Pages 2 and 3 of the main section was devoted to the paper's own defence against allegations of unfair coverage of the recent AWARE controversy. Its chief editor Han Fook Kwang wrote
I stand by the professionalism of our reporters. The personal attacks against the integrity of our journalists sadden me because they show the vindictiveness of our critics and the length to which they are prepared to go to attack our professionalism. In fact, there appears to be an organised campaign to discredit the media, with mass e-mail being sent, including to Reach, the government feedback portal.
The Straits Times has no hidden agenda to push this line or that, or to favour one group against another. On this story, as with others, we were driven by our desire to provide as much information to our readers as possible, in as timely a manner. That remains our primary objective.
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The date of the day's edition also happens to coincide with the 50th anniversary of People's Action Party's first electoral victory in 1959. So true to its role as a nation building press, the paper devoted a supplementary section, consisting of some 7 to 8 full pages, to the historic occasion. Nothing wrong with that per se, but the overall thrust of the writing is clear - to attribute the success of a half-century of economic transformation to the policies of the PAP. And to ensure that the messages hit home, pictures of a young Lee Kuan Yew spring-cleaning on the streets in the 1960s are juxtaposed with modern highrise public housing.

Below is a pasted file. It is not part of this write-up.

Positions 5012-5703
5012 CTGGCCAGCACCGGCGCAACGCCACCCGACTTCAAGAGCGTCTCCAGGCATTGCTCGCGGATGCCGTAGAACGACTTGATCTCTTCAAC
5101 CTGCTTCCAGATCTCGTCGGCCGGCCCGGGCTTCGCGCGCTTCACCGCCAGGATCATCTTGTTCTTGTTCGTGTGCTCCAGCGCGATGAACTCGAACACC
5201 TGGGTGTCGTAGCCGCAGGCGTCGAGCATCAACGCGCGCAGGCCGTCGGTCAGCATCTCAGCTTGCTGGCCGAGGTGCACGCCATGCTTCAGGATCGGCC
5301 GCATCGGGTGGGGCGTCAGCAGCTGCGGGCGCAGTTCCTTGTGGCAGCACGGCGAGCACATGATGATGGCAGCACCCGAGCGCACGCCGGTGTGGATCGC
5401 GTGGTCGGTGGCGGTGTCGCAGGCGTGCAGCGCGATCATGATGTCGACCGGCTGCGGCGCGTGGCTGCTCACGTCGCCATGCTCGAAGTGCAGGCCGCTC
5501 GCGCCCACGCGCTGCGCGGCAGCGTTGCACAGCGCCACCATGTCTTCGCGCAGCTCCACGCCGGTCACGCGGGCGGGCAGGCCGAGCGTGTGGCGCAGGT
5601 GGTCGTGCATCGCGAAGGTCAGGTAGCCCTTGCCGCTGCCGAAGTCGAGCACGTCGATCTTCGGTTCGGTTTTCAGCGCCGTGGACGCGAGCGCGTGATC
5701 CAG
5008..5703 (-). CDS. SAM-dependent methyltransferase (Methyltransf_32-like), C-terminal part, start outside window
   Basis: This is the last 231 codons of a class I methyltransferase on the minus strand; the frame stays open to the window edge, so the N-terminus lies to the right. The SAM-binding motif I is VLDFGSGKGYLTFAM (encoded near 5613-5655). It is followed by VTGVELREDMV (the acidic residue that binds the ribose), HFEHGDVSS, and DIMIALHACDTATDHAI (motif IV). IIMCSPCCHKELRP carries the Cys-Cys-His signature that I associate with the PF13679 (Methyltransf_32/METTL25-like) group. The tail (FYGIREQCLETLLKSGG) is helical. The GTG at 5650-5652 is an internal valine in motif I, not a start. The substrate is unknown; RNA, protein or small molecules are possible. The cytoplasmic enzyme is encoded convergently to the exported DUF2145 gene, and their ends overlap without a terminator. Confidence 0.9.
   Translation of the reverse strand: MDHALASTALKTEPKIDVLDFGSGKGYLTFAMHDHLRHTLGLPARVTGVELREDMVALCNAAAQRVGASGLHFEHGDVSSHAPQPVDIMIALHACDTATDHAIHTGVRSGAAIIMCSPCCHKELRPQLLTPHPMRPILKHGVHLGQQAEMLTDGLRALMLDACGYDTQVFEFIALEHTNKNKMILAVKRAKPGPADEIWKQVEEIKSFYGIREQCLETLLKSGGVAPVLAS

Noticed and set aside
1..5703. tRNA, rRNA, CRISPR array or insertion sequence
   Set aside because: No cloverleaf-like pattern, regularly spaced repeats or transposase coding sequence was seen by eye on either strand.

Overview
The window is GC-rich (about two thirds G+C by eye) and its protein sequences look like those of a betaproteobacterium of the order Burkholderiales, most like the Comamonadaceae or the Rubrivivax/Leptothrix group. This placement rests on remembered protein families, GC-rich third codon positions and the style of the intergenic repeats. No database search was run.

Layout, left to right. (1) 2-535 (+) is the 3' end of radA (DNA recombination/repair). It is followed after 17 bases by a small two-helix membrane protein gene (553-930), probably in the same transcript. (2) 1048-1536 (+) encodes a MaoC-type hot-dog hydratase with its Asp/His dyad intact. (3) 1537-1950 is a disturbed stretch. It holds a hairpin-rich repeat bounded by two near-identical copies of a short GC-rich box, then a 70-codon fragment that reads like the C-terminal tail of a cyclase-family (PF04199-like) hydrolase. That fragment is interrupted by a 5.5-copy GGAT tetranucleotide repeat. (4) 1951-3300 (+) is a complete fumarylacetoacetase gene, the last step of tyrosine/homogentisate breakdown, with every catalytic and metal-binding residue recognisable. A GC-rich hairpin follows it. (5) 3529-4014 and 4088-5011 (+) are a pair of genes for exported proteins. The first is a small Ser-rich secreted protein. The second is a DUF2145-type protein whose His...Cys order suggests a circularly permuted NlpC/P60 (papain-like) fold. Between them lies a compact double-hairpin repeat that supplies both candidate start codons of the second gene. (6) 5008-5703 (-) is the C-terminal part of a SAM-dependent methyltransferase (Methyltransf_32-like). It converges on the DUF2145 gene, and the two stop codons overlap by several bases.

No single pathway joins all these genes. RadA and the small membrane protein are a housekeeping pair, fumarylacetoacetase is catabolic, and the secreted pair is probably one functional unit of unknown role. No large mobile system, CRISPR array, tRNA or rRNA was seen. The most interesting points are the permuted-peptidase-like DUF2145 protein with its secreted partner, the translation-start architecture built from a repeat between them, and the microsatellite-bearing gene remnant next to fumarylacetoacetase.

Harder to swallow, however, are just how the paper conveniently whitewashed certain political truths to paint a simplistic triumph of the PAP over communists, such as
Two mentions of Lim Chin Siong are prefixed with labels of "pro-Communist" and "hardliner". That new evidence unearthed from the record office in London casting doubts on the accusations of Lim and his Barisan comrades as communists gets no mention. See here and here.
Operation Coldstore, which resulted in the detention-without-trial of opposition politicians, journalists, union and student leaders in 1963, gets a token mention.
That the key leadership of the main opposition party Barisan Sosialis were detained without trial, some for as long as 20 years, is not mentioned. See here, here and here.
That allegations of prison torture still persists to this day is not mentioned. See here, here and here.
That the PAP, after assuming power, closed down newspapers, ban jukeboxes and shut down establishments that purveyed "yellow culture", also gets no mention. See here and here.
You certainly won't see this kind of juxtaposition in the Straits Times.
Lee Kuan Yew leading a march in 1959
John Tan of the Singapore Democratic Party arrested in 2008
While Mr Han Fook Kwang boldly defends himself and the "professionalism" of the Straits Times over allegations of unfair reporting on the affairs of a women's charity group, we can only hope that it is not lost on him that this same standard of "professionalism" should extend itself to coverage of ALL issues, including our political history.
He should take good note of what his predecessor Leslie Hoffman said 50 years ago in an editorial entitled 'Threat to Freedom', written during the general elections when the PAP, led by Lee Kuan Yew, was lambasting the Straits Times for unfair coverage.